For more information on managing or withdrawing consents and how we handle data, visit our Privacy Policy at: https://healdove.com/privacy-policy#gdpr

    Show Details
    Necessary
    HubPages Device IDThis is used to identify particular browsers or devices when the access the service, and is used for security reasons.
    LoginThis is necessary to sign in to the HubPages Service.
    Google RecaptchaThis is used to prevent bots and spam. (Privacy Policy)
    AkismetThis is used to detect comment spam. (Privacy Policy)
    HubPages Google AnalyticsThis is used to provide data on traffic to our website, all personally identifyable data is anonymized. (Privacy Policy)
    HubPages Traffic PixelThis is used to collect data on traffic to articles and other pages on our site. Unless you are signed in to a HubPages account, all personally identifiable information is anonymized.
    Amazon Web ServicesThis is a cloud services platform that we used to host our service. (Privacy Policy)
    CloudflareThis is a cloud CDN service that we use to efficiently deliver files required for our service to operate such as javascript, cascading style sheets, images, and videos. (Privacy Policy)
    Google Hosted LibrariesJavascript software libraries such as jQuery are loaded at endpoints on the googleapis.com or gstatic.com domains, for performance and efficiency reasons. (Privacy Policy)
    Features
    Google Custom SearchThis is feature allows you to search the site. (Privacy Policy)
    Google MapsSome articles have Google Maps embedded in them. (Privacy Policy)
    Google ChartsThis is used to display charts and graphs on articles and the author center. (Privacy Policy)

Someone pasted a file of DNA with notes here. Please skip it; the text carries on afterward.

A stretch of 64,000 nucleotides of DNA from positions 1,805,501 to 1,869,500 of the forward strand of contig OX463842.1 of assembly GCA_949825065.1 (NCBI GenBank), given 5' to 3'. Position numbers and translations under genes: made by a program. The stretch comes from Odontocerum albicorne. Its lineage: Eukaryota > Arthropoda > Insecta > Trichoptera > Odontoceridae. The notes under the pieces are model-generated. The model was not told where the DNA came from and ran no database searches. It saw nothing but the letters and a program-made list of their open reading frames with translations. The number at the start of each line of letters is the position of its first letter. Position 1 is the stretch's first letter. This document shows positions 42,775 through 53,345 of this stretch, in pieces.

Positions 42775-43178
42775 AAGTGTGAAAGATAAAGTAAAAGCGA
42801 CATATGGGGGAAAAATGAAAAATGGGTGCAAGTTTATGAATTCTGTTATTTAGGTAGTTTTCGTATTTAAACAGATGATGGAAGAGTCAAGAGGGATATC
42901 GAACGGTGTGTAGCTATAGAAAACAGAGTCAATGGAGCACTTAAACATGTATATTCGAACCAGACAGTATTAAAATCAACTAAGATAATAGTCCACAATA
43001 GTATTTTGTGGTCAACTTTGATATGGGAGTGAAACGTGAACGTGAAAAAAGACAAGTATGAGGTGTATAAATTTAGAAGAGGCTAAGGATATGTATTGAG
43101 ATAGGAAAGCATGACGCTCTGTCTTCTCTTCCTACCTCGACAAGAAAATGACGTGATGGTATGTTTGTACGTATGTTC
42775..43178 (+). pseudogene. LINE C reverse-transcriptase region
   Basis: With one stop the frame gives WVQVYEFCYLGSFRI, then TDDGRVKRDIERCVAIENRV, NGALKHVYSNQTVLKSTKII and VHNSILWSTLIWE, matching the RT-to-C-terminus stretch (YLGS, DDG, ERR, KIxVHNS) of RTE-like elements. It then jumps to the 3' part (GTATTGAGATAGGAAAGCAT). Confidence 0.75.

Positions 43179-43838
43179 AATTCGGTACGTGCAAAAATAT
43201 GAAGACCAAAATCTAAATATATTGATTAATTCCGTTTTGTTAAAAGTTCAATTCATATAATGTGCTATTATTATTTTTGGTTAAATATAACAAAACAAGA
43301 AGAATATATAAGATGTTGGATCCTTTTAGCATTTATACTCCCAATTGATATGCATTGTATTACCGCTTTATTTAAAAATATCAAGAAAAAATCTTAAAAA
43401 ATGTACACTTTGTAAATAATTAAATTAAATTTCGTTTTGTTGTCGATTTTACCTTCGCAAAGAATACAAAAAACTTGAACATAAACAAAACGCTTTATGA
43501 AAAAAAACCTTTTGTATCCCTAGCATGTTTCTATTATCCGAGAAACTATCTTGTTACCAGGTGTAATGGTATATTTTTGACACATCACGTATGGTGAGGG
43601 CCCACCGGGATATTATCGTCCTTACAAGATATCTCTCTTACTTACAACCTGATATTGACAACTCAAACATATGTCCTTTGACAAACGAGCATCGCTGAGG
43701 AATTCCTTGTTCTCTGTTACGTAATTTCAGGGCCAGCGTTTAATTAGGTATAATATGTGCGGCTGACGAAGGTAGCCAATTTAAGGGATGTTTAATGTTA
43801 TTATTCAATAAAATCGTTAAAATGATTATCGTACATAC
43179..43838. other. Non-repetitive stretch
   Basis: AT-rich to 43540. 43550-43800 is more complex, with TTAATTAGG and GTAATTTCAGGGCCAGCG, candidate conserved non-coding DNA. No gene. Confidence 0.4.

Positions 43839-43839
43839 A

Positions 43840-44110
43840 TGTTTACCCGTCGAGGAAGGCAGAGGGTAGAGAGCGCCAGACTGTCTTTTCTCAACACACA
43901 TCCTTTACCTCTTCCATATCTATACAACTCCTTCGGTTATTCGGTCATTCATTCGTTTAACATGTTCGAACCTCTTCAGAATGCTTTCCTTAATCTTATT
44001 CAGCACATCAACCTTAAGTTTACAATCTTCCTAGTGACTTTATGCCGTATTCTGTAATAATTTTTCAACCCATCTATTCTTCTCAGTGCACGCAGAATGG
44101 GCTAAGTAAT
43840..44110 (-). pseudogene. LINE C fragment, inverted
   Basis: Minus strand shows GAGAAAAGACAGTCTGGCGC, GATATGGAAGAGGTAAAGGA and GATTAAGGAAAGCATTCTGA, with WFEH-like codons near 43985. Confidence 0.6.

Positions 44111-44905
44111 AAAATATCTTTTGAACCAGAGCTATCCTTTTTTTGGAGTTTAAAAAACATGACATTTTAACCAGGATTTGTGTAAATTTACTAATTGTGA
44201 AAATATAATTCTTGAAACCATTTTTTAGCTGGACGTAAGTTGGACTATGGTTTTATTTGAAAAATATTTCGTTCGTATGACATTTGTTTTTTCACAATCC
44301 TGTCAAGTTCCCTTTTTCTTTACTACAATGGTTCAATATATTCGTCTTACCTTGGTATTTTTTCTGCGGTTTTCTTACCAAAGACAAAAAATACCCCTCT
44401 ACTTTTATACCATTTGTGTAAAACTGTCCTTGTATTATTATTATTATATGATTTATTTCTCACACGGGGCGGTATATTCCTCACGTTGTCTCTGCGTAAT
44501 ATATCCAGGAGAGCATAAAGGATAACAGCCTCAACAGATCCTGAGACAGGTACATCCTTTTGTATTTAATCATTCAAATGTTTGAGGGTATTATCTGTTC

Google AdSense Host APIThis service allows you to sign up for or associate a Google AdSense account with HubPages, so that you can earn money from ads on your articles. No data is shared unless you engage with this feature. (Privacy Policy)
    Google YouTubeSome articles have YouTube videos embedded in them. (Privacy Policy)
    VimeoSome articles have Vimeo videos embedded in them. (Privacy Policy)
    PaypalThis is used for a registered author who enrolls in the HubPages Earnings program and requests to be paid via PayPal. No data is shared with Paypal unless you engage with this feature. (Privacy Policy)
    Facebook LoginYou can use this to streamline signing up for, or signing in to your Hubpages account. No data is shared with Facebook unless you engage with this feature. (Privacy Policy)
    MavenThis supports the Maven widget and search functionality. (Privacy Policy)
    Marketing
    Google AdSenseThis is an ad network. (Privacy Policy)
    Google DoubleClickGoogle provides ad serving technology and runs an ad network. (Privacy Policy)
    Index ExchangeThis is an ad network. (Privacy Policy)
    SovrnThis is an ad network. (Privacy Policy)
    Facebook AdsThis is an ad network. (Privacy Policy)
    Amazon Unified Ad MarketplaceThis is an ad network. (Privacy Policy)
    AppNexusThis is an ad network. (Privacy Policy)
    OpenxThis is an ad network. (Privacy Policy)
    Rubicon ProjectThis is an ad network. (Privacy Policy)
    TripleLiftThis is an ad network. (Privacy Policy)
    Say MediaWe partner with Say Media to deliver ad campaigns on our sites. (Privacy Policy)
    Remarketing PixelsWe may use remarketing pixels from advertising networks such as Google AdWords, Bing Ads, and Facebook in order to advertise the HubPages Service to people that have visited our sites.
    Conversion Tracking PixelsWe may use conversion tracking pixels from advertising networks such as Google AdWords, Bing Ads, and Facebook in order to identify when an advertisement has successfully resulted in the desired action, such as signing up for the HubPages Service or publishing an article on the HubPages Service.
    Statistics
    Author Google AnalyticsThis is used to provide traffic data and reports to the authors of articles on the HubPages Service. (Privacy Policy)
    ComscoreComScore is a media measurement and analytics company providing marketing data and analytics to enterprises, media and advertising agencies, and publishers. Non-consent will result in ComScore only processing obfuscated personal data. (Privacy Policy)
    Amazon Tracking PixelSome articles display amazon products as part of the Amazon Affiliate program, this pixel provides traffic statistics for those products (Privacy Policy)